Public Health celebrates decade at the heart of Calderdale Council

Debs Harkins, Director Public Health

Ten years on from Public Health transferring from the NHS back to local government, Calderdale Council is reflecting on achievements and the difference made to communities during the past decade.

On Saturday 1 April 2023, it’s 10 years since Public Health departments across the country moved into councils, which the Local Government Association describes as one of the most significant extensions of local government powers and duties in a generation.

Calderdale Council has launched a film to celebrate the anniversary, which can be watched here(external link) and covers the role of Public Health since joining the Council 10 years ago, the benefits of joining forces and examples of the key projects delivered. It features the Council’s Chief Executive, Robin Tuddenham, and Director of Public Health, Deborah Harkins, plus staff working on Public Health programmes across the Council.

Robin Tuddenham, Calderdale Council’s Chief Executive, said:

“Going back many years, Public Health originated in local government. The purpose of local government at that time was all about protecting people from threats to their health – potholes and bin collections weren’t on the radar in the mid-19th century!  

“So, for me, Public Health was ‘coming home’ when it moved back to councils on 1 April 2013. Calderdale Council has always been committed to protecting and improving residents’ health and wellbeing, but by joining forces with the local Public Health function, we’ve been able to do even more work to address causes of ill health and support people to live happier, healthier and larger lives.

“Thanks to the talent, enterprise, kindness and dedication of our Public Health team, in partnership with other Council colleagues and organisations, the NHS, volunteers and local communities, so much has been achieved over the last 10 years, with a real transformational impact on local people’s lives. The work of our Public Health colleagues sees the Vision 2024 for Calderdale in action day in, day out.”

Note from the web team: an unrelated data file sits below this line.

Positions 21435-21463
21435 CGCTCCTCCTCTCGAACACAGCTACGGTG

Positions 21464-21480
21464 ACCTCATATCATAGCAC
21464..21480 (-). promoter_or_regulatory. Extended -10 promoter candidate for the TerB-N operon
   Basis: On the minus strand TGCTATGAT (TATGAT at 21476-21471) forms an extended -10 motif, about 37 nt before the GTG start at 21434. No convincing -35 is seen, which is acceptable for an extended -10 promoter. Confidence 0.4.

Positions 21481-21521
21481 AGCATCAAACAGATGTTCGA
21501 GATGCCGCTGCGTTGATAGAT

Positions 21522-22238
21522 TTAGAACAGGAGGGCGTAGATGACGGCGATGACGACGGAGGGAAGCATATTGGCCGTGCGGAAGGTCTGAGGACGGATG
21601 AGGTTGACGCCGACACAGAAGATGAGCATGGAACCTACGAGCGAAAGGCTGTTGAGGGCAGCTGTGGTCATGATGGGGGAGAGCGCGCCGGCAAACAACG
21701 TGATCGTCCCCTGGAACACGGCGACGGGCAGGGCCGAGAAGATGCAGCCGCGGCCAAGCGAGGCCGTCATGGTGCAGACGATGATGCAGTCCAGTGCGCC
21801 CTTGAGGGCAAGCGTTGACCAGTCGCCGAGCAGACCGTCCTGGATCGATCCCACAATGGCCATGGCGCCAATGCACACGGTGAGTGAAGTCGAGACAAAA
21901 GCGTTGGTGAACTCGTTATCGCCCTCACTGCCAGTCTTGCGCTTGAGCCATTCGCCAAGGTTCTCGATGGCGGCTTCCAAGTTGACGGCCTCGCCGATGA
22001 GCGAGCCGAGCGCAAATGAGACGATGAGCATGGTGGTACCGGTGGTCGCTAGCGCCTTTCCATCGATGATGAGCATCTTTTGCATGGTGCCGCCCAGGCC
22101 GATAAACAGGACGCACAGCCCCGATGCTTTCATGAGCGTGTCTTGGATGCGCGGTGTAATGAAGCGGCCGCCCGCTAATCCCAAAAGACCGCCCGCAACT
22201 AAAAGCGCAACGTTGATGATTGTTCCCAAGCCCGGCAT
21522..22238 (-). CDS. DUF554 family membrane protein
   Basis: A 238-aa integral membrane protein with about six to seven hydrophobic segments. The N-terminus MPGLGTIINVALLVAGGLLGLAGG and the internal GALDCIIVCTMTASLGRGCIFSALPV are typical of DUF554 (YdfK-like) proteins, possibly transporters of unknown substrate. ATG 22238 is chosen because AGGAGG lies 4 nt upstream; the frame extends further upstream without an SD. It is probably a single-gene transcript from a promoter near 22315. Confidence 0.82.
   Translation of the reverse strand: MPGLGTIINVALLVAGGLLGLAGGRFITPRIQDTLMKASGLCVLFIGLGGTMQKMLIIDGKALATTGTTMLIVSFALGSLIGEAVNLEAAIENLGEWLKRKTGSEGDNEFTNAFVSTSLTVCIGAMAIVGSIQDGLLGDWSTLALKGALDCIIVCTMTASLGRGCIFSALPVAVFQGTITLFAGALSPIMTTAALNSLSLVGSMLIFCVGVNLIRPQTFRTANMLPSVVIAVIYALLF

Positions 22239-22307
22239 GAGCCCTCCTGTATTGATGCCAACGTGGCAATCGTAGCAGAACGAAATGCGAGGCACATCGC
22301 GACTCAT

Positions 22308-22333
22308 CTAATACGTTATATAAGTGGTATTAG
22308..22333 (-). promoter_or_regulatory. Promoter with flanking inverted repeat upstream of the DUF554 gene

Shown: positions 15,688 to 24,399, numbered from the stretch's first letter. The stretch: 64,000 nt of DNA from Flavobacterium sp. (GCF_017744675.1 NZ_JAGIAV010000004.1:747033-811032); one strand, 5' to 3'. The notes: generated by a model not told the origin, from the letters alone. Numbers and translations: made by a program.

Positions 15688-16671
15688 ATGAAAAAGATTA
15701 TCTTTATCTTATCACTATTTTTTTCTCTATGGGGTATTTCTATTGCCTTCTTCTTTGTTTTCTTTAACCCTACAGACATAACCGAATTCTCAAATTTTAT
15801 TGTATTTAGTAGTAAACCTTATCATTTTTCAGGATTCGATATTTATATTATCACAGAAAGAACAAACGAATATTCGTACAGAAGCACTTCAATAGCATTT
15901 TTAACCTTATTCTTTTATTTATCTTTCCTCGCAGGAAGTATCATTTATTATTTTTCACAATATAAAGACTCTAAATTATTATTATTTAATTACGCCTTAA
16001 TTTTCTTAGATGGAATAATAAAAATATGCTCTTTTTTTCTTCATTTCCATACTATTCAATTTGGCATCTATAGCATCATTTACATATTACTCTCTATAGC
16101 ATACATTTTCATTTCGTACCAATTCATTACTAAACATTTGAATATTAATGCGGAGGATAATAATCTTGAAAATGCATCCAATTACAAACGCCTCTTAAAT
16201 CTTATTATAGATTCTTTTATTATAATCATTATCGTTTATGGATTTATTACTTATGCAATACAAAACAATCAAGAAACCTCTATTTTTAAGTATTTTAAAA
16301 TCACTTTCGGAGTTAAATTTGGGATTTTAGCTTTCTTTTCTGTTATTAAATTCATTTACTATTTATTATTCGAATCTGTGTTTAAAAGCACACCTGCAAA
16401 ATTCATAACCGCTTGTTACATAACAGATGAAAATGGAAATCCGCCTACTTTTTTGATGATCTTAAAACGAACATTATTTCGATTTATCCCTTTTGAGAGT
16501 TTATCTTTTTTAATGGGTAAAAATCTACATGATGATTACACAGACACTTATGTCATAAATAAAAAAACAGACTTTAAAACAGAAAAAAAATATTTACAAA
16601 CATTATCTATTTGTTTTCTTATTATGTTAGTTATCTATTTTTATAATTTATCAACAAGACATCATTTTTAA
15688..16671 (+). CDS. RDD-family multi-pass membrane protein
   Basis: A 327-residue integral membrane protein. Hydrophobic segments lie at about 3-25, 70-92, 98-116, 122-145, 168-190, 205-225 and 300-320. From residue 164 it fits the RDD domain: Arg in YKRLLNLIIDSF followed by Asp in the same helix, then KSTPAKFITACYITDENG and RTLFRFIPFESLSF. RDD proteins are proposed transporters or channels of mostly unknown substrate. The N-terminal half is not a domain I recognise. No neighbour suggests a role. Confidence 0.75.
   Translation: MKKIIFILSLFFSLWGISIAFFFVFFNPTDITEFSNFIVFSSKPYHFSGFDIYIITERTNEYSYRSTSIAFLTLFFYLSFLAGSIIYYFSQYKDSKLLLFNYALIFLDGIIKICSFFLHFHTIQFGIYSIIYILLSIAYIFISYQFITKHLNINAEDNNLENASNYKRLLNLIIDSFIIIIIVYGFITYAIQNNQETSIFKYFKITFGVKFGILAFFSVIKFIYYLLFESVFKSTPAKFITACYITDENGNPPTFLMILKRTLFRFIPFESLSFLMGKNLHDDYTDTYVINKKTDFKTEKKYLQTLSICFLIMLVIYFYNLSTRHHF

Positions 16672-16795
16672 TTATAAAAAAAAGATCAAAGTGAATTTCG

Deborah Harkins, the Council’s Director of Public Health, added:

“On this milestone anniversary, I’d like to thank the whole Public Health team – and everyone who supports our work – for continued commitment to looking out for the health and wellbeing of people throughout every stage of their lives. We’re devoted to making it as easy as possible for residents to start well, develop well, live and work well, and age well. This is reflected in the Calderdale Wellbeing Strategy.

“With Public Health at the heart of the Council, we’ve been able to get right down to the root of many factors that affect health. In local government we’re in a strong position to shift the focus from treating sickness to actively promoting health and wellbeing, and in the past 10 years, our Public Health team has been able to make really important links between health and factors such as social care, education, housing, work, transport, parks and green spaces.”

Since Public Health moved to Calderdale Council on 1 April 2013, achievements have included:

  • Leading the response of the Council and Calderdale to the COVID-19 pandemic. The Public Health team worked tirelessly with other Council colleagues and organisations, schools, the NHS, amazing volunteers and local people to reduce the impact of COVID on communities and inequalities, and is now addressing the wider effects on physical and mental health.
  • Playing a central role in developing new ways to meet the needs of people who are vulnerable or have experienced trauma, and working with those with multiple, complex needs to support their health and wellbeing. This was in response to the Public Health-led Burnt Bridges report in 2021 about five men who tragically died after living on the streets of Halifax.
  • Introducing 20mph speed limits across Calderdale to make streets safer, healthier and more pleasant for everyone, especially those near schools, nurseries and homes. This has led to fewer injuries from road collisions.
  • Developing the Active Calderdale movement, securing significant investment into the borough, working with all parts of the Council and other organisations to make it easier for people to get active and move more in their daily lives for physical and mental health benefits.
  • Launching the Calderdale Climate Action Plan to jointly tackle the climate emergency, and helping to improve air quality, such as through School Streets (closing streets to traffic around schools at drop-off and pick-up times to increase safety, encourage children to walk, cycle and wheel to school, and improve air quality) and the Something in the Air project at Sowerby Bridge Library (engaging local people with research around air quality and its relationship with respiratory health).
  • Launching the Calderdale Healthy Schools award programme to guide schools in improving young people’s physical health and mental wellbeing, in response to the impact of COVID-19.

Public Health plays a vital part in building resilience across the borough. Resilience is one of the themes of the Vision 2024 for Calderdale. In 2024, Calderdale will celebrate its 50th birthday. Where do we want to be by 2024? Join the conversation by following #VisionCdale2024 on social media and visit

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